DARE, the drug use prevention program targeted to children and teenagers, was discontinued in the district in the mid 2000s due to widespread criticisms of its ineffectiveness and lack of funding. HISD Police Chief Pedro Lopez brought the idea to revive DARE to Interim Superintendent Grenita Lathan when he joined the department in May. It was a precarious moment, as the killing of George Floyd sparked a global movement against police brutality and racism.
“With all the anti-police sentiment across the nation and in Houston, and especially with our kids, when I took the job at the end of May, that's one of the things Dr. Lathan and I wanted to work on,” Lopez said. “That's the bridge I'm trying to cross, to connect the community with the police officers. As one of my first steps, I introduced DARE.”
DARE’s original “just say no” slogan and style of teaching was proven scientifically (and anecdotally, as many now-young adults can tell you) to be ineffective in dissuading people from using drugs. According to Alcoholism and Drug Abuse Weekly, spending 45 minutes lecturing kids about drugs actually increased drug use. My personal memories with DARE begin with me getting a T-shirt for answering questions correctly and end there too — I can’t even remember the questions.
DARE turned a corner in the 2010s, coming to rely on discussion-based learning modules designed to be more holistic, focusing on communication and decision-making. For example, instructors speak for an average of eight minutes before encouraging small group discussion. Studies show that the new curriculum has reduced drug use among its participants.
My personal memories with DARE begin with me getting a T-shirt for answering questions correctly and end there too — I can’t even remember the questions.
“It’s all about prevention instead of reaction, and we need to do that in the early grades,” Lathan said.
But that wasn’t the winning argument that’s bringing it back to HISD. Michael Hecht, a researcher who helped rewrite the curriculum, said that under both the original program and its new iteration, there’s evidence that children developed more trust in the police after participating.
State representative Jarvis Johnson, whose district encompasses all eight participating schools, evoked the police killing of Breonna Taylor during the press conference announcing DARE’s return.
“There are a lot of conversations about defunding the police, and I think it becomes too adversarial,” Johnson said. “Through the DARE program, when police officers are working with children and talking with children they see those kids differently. And those children see those officers differently. And that’s the type of thing we need in our community to make sure that our police are not looked at like enemies and our children, our families, our community are not looked at like enemies. … That's the most important thing about bringing DARE back.”
Although the curriculum has been overhauled, DARE will still have police officers teaching children in eight elementary, middle and high schools. Thirty-five HISD officers and seven HPD officers participated in a two week training earlier this month.
“Can't wait to hear how a partnership with HPD and HISD will benefit HISD,” one Facebook commenter wrote on the district’s DARE announcement, before expressing her concerns with police behavior in the district’s schools.
Lopez emphasized that unlike the original iteration, the new DARE programming will be led by HISD’s police department, not HPD.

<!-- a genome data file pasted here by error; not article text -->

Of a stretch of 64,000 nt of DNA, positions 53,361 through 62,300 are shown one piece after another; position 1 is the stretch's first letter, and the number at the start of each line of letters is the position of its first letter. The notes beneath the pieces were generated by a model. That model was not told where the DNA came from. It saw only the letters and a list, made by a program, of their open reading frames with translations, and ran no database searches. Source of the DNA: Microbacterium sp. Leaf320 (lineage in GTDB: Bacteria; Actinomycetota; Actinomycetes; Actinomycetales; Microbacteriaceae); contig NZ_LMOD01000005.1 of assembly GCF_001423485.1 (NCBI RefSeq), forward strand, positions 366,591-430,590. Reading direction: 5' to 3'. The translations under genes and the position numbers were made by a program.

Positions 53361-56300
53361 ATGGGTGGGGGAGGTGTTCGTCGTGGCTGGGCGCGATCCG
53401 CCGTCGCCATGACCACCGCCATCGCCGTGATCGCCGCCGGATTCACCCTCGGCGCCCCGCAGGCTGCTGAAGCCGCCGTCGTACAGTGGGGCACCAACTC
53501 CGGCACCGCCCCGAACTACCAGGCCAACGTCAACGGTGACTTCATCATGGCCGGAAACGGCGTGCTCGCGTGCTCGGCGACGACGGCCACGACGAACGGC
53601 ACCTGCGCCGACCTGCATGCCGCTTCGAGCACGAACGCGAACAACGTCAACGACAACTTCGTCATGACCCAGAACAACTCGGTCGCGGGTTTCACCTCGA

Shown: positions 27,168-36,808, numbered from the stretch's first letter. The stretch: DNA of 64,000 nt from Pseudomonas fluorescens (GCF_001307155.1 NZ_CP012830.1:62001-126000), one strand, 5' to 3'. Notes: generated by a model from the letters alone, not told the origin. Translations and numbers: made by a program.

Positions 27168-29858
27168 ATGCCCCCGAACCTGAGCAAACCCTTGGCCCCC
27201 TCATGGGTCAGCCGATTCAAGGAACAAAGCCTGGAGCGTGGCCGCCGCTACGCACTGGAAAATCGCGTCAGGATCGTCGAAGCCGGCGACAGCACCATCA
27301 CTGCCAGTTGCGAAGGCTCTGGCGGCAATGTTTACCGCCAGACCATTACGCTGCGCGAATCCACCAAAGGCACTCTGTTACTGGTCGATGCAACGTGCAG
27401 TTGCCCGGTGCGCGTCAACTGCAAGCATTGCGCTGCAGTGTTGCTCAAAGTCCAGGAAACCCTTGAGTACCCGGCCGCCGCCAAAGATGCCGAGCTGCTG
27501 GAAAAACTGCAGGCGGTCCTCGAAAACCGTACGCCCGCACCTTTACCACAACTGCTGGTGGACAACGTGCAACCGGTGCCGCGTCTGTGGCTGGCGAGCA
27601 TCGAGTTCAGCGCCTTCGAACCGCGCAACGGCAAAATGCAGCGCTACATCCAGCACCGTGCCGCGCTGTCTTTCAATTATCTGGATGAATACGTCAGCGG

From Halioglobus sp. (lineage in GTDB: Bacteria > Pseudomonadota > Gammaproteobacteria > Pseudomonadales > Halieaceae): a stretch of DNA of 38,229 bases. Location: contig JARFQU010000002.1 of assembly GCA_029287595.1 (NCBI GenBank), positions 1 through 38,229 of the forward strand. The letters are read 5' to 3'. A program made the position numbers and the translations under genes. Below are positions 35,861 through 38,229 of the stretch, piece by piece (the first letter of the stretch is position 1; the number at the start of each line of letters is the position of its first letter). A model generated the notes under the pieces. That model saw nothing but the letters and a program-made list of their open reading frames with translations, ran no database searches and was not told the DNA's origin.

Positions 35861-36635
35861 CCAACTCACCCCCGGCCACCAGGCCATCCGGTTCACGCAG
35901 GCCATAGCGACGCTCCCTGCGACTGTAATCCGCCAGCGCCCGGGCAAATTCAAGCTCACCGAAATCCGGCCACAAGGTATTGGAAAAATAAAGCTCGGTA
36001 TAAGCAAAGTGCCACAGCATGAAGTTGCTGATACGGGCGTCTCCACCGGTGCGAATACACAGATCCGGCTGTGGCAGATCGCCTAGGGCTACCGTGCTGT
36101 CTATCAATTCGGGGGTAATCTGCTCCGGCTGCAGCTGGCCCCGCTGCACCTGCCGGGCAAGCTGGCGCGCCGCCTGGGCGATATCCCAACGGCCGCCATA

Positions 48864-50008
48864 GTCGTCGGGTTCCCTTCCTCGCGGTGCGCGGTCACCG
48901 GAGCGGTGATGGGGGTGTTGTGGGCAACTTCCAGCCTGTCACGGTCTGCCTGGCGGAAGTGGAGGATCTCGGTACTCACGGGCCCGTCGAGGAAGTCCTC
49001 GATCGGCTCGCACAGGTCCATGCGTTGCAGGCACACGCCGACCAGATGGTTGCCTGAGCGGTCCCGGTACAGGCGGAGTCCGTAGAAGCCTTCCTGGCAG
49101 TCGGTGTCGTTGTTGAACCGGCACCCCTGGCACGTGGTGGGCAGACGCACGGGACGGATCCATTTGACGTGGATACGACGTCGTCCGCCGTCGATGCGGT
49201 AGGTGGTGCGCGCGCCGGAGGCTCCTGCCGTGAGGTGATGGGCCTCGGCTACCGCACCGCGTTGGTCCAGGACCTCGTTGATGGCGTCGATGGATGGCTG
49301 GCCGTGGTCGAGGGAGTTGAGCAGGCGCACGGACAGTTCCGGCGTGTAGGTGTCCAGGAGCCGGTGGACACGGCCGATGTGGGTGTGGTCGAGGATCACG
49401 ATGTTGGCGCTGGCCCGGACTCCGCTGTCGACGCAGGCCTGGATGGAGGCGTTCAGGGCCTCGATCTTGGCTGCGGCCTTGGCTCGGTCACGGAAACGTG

“There's a lot of messages out there saying, ‘school police officers are brutalizing our kids’ and that's just a false narrative,” Lopez said. “We have very low rates of abuse of force against our students. There were no injuries in 2019 — I believe there was one, but a minor one, it wasn't anything where the kid had to be hospitalized.”
Lopez said that the district’s police department is a “majority minority department,” which he hopes will help the officers relate to the district’s students, who are predominantly Black and Hispanic. Almost 75 percent of students are economically disadvantaged.
“We understand that [with] issues at home, especially when you're dealing with poverty and the parents not being able to have jobs, there are a lot of things that can impact a child's ability to learn that occur outside at home,” Lopez said. “A lot of our police officers came from that same environment, so they can relate to the kids a whole lot better.”
Lopez also said they’re working with academic researchers to ensure students of every background can learn from the program, including ensuring Spanish-speaking officers are among those leading the classes.
According to Lopez, a one-time community outreach grant from the Texas Education Agency is covering the bulk of the expenses: curriculum research, training and an evaluation a couple years down the road. HISD PD will pay an estimated $10,000 to $15,000 every year for recurring training and materials costs.
Lopez said that Johnson, who has worked with DARE since 1997, “with his influence, helped push the initiative through.”
“We’re in unusual times in America right now where there are police officers versus community, and we know that especially in minority communities, there's been a disconnect with police,” Johnson said. “I think there’s a perception problem, not a policing problem, that many people look at police officers like they're the enemy and they’re not. Oftentimes there are police officers that look at our children and think they're bad when they're not. If only we had good dialogue.”
Dialogue is one thing; we'll have to wait for that evaluation to see whether DARE has an impact on community trust or drug use.